Detroit is preparing to update its Master Plan of Policies

The city describes the master plan as “designed to change in response to new information and changing circumstances,” and yet Detroit has changed a lot since it was last comprehensively reviewed and updated in 2008. 

Documenters have witnessed the master plan matter. Remember last year when residents and city planners argued with developers over a proposed asphalt plant on the westside? The city’s zoning rules would have allowed it, but the master plan didn’t include heavy industrial use for the neighborhood. Residents and city planners prevailed

Elsewhere in city government the Detroit City Council approved more money for license plate recognition technology, but not without pushback. The Detroit Land Bank Authority Board of Directors wants applications for vacant land to move more quickly and the Detroit Regional Convention Facility Authority Board of Directors wants to appoint a new CEO without telling anybody who it is. Talk about spooky season.

For the rest of your weekly public meetings digest, read on.


The Detroit Police Department (DPD) uses license plate recognition (LPR) technology that collects license plate numbers and location data. DPD says the technology helps them apprehend persons suspected of car theft or persons suspected of using a vehicle in an alleged crime. 

Most of the public comments in support of expanded use of LPR wanted the technology to be used to reduce reckless driving, speeding, drifting and doughnuts, saying they endanger public safety in their neighborhood. Councilmember Gabriela Santiago-Romero clarified after several such comments that “license plate (recognition) will not be used for traffic enforcement.” 

Public commenters skeptical or in opposition of the proposed LPR expansion cited an absence of data on effectiveness and worries about privacy and data-sharing with law enforcement agencies like the U.S. Immigration and Customs Enforcement. The council voted to approve DPD’s expanded use of LPR. Santiago-Romero and Councilmember Latisha Johnson were the only members voting no.

9/26/2023 Detroit City Council, Formal Session
Documented by Bridget Scallen and Gina McPherson


The Detroit Land Bank Authority Board of Directors approved a resolution to limit the application window to 60 days for those wishing to purchase vacant land, to encourage prospective buyers to finish applications more quickly.

Incomplete applications pile up and create extra work for the agency. By limiting the window to apply to 60 days, the land bank is hoping for a higher rate of successful applications.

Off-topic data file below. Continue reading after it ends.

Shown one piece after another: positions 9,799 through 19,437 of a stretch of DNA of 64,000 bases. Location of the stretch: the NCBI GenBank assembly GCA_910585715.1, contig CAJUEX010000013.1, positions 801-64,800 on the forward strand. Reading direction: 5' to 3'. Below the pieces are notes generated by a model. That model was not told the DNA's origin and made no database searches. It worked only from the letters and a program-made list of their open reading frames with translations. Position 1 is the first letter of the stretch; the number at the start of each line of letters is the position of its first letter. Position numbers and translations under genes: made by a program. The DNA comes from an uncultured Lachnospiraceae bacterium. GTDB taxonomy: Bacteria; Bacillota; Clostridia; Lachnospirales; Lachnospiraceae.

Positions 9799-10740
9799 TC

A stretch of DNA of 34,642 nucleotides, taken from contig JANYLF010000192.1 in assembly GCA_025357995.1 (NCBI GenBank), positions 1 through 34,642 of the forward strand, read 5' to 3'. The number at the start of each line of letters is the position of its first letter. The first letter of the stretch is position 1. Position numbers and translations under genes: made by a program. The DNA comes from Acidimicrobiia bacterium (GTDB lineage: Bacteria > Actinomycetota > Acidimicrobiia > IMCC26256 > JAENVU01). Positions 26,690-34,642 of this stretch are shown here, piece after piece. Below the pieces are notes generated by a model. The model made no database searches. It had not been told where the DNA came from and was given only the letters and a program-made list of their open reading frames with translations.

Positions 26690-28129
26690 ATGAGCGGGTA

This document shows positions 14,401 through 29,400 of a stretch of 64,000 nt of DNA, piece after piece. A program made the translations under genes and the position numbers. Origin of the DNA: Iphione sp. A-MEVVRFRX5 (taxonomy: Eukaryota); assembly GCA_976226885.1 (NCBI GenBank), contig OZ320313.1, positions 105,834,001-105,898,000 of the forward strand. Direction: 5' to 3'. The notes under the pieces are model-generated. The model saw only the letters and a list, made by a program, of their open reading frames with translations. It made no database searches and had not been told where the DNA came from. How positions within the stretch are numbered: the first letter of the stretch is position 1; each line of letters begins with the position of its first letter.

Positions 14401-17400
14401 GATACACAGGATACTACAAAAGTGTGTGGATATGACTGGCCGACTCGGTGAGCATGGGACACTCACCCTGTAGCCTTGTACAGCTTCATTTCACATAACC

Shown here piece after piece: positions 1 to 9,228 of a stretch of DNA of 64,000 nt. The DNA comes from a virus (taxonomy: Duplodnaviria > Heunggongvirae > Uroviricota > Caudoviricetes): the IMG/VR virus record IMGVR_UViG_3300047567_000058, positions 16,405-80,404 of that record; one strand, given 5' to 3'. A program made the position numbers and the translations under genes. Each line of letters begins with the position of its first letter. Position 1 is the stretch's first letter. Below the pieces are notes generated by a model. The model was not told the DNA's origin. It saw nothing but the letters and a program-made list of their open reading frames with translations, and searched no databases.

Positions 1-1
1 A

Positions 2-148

The land bank will provide more public education around the steps required to apply and receive approval for property purchases.

9/26/2023 Detroit Land Bank Authority, Board of Directors
Documented by Janelle James and Meghan Rutigliano


Closed session took up most of the time during a Detroit Housing Commissioners meeting filled with audio and visual technical difficulties. Shortly after returning from closed session and discovering the audio problems, commissioners sacrificed the video to fix the sound

Documenters heard commissioners approve a memorandum of understanding and ground lease option with Novi-based Ginosko Development Company to immediately begin the first phase of redevelopment planned for The Villages at Parkside. 

Phase 1 does not include repairs on any of the existing structures (Page 15 of the board packet), but on two vacant parcels of land on the corner of Conner Street and Frankfort Street designated to be Village 1. 

Ginosko will be the developer for the full Parkside redevelopment project. DHC plans to enter into a master development agreement with the company within the next year.

9/28/2023 Detroit Housing Commission, Board of Commissioners
Documented by Amelia Benavides-Colón and Sonja Stuckey


9/27/2023 Detroit Planning and Development Department, Updates to the City of Detroit’s Master Plan: For the first time in 15 years, the city’s master plan will be comprehensively reviewed and updated. The initial proposal will head to City Council next for consideration.

Documented by Ashley Williams and Colleen Cirocco


9/28/2023 Detroit Regional Convention Facility Authority, Board of Directors: Following a two-hour closed session, the board approved a Huntington Place expansion and appointed a new CEO without stating their name. When we later asked who they appointed, we were told the omission was in fact intentional. The authority will be releasing the name soon.

Documented by Amber Umscheid and Sandi Nelson


9/28/2023 SMART, Board of Directors: Residents of Wayne, Oakland and Livingston counties praised the SMART board for service expansions and added bus stops. 

Documented by Bridget Scallen and Corey Rowe


9/28/2023 Detroit Board of Police Commissioners: BOPC keeps Melanie White suspended with full pay; payroll audit finds ghost staffer, unauthorized raises and bogus overtime. For more on the Detroit Board of Police Commissioners, check out the latest BOPC Watch

Documented by Elyas Khan and Heather Alder

These summaries were written by Amelia Benavides-Colón, Ashley Williams, Bridget Scallen and Meghan Rutigliano.

Lynelle (she/her) likes working with Documenters because she thinks it’s important for us to share our news and our voices with our neighbors and networks. Her favorite spaces in Detroit are the urban gardens that promote peace, hope, health and healing.

Noah (he/him) believes people benefit their communities when they create civic media and commit acts of journalism. He enjoys being anywhere with live music or tacos.